Tuesday, April 29, 2014

LMS as Walled Garden: Observations, recommendations, insights from Ilene Frank via email to Steve Gilbert April 14, 2014

Thanks to Ilene Frank for getting us started!!!!! and connecting us to phrase “a walled garden.” According to Webopedia, On the Internet, a walled garden refers to a browsing environment that controls the information and Web sites the user is able to access. (Accessed 4/15/14, http://www.webopedia.com/TERM/W/walled_garden.html)

" Just jotted down some ideas while I'm at the reference desk

The walled garden - hard to get people in - hard to get stuff out - very limited options to share student work with the public

  • Usually streamlines at least SOME processes like getting your students INTO the course. No tracking down or maintaining a list of email addresses!
  • ...can probably... email all the students in your course with one click.
  • May integrate with grading system
  • May integrate with other services like Turnitin or the Library
  • May integrate with synchronous services like Collaborate or WebEx or Adobe Connect
  • May have the ability to create formative assessments and have the results pop into the gradebook without you having to enter anything!
  • Setting up your course might be easy (or it might be difficult) <-- I think this is a toss-up!
  • If something goes wrong with the system, most often it's not your fault! Your institution probably provides IT support for you AND for your students!
  • Harmonizes YOUR course with other courses on campus - which may be stifling your creativity, but may be great for your students since they'll know how to get around. (This might make it easier come accreditation time.)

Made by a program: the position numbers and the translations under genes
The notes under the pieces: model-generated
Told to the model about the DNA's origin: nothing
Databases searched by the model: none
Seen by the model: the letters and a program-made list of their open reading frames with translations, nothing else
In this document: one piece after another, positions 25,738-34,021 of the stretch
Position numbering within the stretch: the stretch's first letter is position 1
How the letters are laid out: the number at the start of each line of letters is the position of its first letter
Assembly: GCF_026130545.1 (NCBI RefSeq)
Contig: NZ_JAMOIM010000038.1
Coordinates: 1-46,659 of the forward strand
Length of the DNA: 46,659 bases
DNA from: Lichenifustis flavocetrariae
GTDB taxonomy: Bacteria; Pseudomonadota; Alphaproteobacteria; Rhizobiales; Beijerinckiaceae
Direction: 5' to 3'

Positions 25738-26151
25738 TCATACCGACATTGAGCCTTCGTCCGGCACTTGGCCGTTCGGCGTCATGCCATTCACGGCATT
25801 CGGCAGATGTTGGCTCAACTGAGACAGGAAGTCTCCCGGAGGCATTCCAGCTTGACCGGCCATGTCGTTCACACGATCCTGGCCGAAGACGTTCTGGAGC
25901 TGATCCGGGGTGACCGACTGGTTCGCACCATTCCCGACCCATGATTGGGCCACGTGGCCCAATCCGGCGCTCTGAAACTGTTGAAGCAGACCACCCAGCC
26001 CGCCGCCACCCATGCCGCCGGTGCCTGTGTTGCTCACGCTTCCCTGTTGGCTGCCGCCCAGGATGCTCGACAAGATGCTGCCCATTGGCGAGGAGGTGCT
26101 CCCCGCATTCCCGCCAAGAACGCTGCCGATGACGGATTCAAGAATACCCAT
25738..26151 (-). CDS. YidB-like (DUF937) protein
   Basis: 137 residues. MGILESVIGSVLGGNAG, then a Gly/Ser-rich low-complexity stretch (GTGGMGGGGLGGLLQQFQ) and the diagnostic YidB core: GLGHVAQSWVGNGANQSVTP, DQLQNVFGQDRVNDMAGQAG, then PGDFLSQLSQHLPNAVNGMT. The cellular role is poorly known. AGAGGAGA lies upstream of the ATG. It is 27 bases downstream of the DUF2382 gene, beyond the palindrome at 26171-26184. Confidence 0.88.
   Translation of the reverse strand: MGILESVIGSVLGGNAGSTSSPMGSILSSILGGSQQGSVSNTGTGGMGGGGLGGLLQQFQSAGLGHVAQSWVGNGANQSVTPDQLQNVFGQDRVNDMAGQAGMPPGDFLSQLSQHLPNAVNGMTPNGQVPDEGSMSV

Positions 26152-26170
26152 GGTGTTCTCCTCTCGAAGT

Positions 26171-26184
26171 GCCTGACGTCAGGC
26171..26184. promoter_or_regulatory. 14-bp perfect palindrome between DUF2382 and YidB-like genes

• If your course material and the student work is inside your school's LMS, you may have access to learning analytics that can help you assess your course.
  • May be difficult to incorporate various media and Web tools into your course.  Or maybe not.
  • Accessibility - might be ok - might not be ok.  (However most companies seem to be concerned with ADA requirements.) (How about all those Web tools you want to use instead? Are THEY accessible??)
It's my experience that no matter what platform you use to offer your course, something will break down in the middle of the semester. There will an extraordinary weather condition like a snowstorm or a hurricane. There will be a major outage on the electrical grid. IE will update itself into something useless with your current course.  Java will get an upgrade and nothing will work ever again.  
Always have a plan B.  

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